Being a glutton for punishment and living fairly close, I try to ride this trail at least once a year when conditions permit.  With the recent dry spell, the trail is currently about 90% ride-able, if you count the section that is technically closed for logging.  I rode it yesterday morning so there was no logging going on plus there was plenty of evidence the horse riders had also been on these sections.

Surprisingly the sign at the trail head is still intact.

There were plenty of these four legged hardhats out on the trail.

Sign doesn't actually say anything about bikes. ;)

Some sections make it all worthwhile, even with the the horse bogs!
I like to post about this trail every now and then in the hopes of generating some interest.  A little armoring in the worst sections could make some huge improvements.  Of course it might not be worth it in the long run.  The trail was never built with sustainability in mind and the horse riders are going to ride in any conditions.  Still, as is the trail is a fun challenge when the conditions are right!  The trail is probably best ridden counter-clockwise from the trail head.  If you decide to ride the closed sections you'll want to steer left when you get to the clearing with the logging equipment towards the north section of the trail.  This will put you back on the main trail.  Avoid all the newly cleared logging paths.  They're probably doing their cutting during the week so stay clear of this section if you hear equipment or chainsaws.  Also, don't even bother if its rained within the last week or so, trail is really only ride-able during dry, summer/fall conditions. Post up if you decide to ride this unpolished little jewel.

12
Tech Bench / Re: dropping to 1 chainring in the front
« on: July 14, 2011, 08:21:57 AM »
So do you use a dummy rear derailler instead of a dummy front derailler??

Aye, like this:  http://www.paulcomp.com/melvin.html

As in this thread:  http://forums.mtbr.com/showthread.php?t=255166&highlight=mountainboat

I like the the quote I saw recently:"Anyone with two hands and a few tools can make an endless experiment out of bicycles".

13
Tech Bench / Re: dropping to 1 chainring in the front
« on: July 13, 2011, 12:53:48 PM »
Road RD's also have a different geometry to match the smaller range of road cassettes.  On my main bike, when I upgraded my drivetrain and converted to 1x9 I went with a mid-cage X.9 RD, although the short cage would have worked I didn't want to limit my options too much.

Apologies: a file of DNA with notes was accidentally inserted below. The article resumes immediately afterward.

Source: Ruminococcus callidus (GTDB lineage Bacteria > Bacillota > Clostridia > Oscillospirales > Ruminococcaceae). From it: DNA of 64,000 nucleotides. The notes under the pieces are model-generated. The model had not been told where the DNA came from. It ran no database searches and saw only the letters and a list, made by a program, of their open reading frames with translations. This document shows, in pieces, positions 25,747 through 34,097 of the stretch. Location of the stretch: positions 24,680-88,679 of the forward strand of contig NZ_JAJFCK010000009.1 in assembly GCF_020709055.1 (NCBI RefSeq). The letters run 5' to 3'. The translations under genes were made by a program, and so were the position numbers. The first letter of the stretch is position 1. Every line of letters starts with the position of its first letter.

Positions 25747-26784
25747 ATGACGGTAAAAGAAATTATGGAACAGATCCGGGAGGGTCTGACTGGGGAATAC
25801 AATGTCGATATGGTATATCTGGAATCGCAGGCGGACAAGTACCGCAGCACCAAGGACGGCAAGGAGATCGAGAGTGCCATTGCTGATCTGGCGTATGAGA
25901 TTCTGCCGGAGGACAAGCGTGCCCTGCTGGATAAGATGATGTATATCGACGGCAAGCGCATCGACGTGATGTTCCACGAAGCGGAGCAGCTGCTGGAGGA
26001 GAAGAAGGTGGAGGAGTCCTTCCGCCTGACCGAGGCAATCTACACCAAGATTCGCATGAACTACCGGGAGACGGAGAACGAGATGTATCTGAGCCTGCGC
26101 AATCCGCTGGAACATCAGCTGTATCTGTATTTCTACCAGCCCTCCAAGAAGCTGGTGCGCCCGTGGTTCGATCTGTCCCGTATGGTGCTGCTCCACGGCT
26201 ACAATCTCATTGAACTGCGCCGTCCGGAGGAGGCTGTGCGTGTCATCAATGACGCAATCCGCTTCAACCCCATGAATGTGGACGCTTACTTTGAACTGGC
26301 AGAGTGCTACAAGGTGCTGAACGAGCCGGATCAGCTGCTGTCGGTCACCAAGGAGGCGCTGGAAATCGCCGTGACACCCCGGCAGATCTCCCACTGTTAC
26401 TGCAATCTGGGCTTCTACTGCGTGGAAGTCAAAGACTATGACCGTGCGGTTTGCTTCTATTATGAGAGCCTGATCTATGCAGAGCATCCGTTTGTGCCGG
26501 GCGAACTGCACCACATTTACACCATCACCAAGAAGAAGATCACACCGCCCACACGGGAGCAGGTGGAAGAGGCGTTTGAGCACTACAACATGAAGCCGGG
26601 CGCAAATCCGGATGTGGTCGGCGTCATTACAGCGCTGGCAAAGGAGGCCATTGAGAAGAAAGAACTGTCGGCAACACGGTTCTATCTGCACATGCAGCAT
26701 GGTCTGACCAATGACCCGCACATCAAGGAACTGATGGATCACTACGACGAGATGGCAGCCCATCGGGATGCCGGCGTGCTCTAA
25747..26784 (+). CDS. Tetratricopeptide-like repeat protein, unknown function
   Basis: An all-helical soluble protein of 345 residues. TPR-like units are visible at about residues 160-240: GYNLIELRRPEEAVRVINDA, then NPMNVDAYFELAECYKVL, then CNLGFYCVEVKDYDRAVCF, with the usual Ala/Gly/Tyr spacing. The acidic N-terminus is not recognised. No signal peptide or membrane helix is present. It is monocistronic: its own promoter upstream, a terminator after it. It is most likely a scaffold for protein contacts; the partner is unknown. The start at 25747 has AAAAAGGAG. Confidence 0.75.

Are you suggesting that a road cassette and road rear der would not work in a 1X9 or 1X10 mountain setup?  Maybe you're not but if you are I would probably challenge that assertion.  I know several people that use a SRAM 970 11-26 cassette on their 3X9 mountain bike drivetrain.  Works just fine.

Frankly, three pages of discussion on something as staggeringly simple as a 1X9 or 1X10 conversion is rather humorous.  ;)  

Step 1.  Take superfluous s#*t off bike
Step 2.  Ride bike
Step 3.  See if you regret removing superfluous s#*t off bike
Step 4.  Punt front derailleur and front shifter on eBay.  Use phrases, "like new", "works great", and "sorry no International bidders"

I'm suggesting mixing and matching road and mtb cassettes and derailleurs may not work(http://www.sheldonbrown.com/deakins/lowgears.html). Of course, if you have the parts laying around it's fun to experiment.  If we've exhausted the 1x9 subject let's talk about the pros and cons of the 3x1 set up I've seen used. ;)

14
Tech Bench / Re: dropping to 1 chainring in the front
« on: July 13, 2011, 08:14:33 AM »
I believe the benefit to a 1x7 setup would be reduced rotating mass.
As Bentcrank said, a shorter derailleur cage would reduce chain slap but I don't think a short cage road derailleur will wrap around anything larger than a 28 or so.  Maybe a mid cage?

Road RD's also have a different geometry to match the smaller range of road cassettes.  On my main bike, when I upgraded my drivetrain and converted to 1x9 I went with a mid-cage X.9 RD, although the short cage would have worked I didn't want to limit my options too much.
Here's an interesting article on a custom 1x6 drivetrain built using a single speed hub:
http://www.pvdwiki.com/index.php?title=Six_Speed_MTB

15
Tech Bench / Re: dropping to 1 chainring in the front
« on: July 12, 2011, 11:34:12 AM »
Please post additional details of your 1x?? setup. For example:

1. What brand chain guide, bumpstop, ring, etc.
2. What is your gearing? I'm thinking about either a 32 or 34 chain ring and have an 11-36 rear cassette.
3. Has anyone done a 1x10 setup using a SRAM XX crankset and rear DR?
4. I've seen people use a rear road DR and drop down to a 1x7 setup. Anyone else done that?
5. How do you modify a front DR to use as a chain guide?

Lot's more questions, but that's a pretty good start.


I'm currently running 11-32 and 11-34 with 32 chainrings on both my bike.  If and when I upgrade either chainring I'll probably go to 34 just to get a little more top end.
As far as the front DR on my son's bike, all I had to do was install longer limit screws then lock it in place to act as a chain-keeper.
The drivetrain section of the MTBR website forum has tons of info on 1x conversions.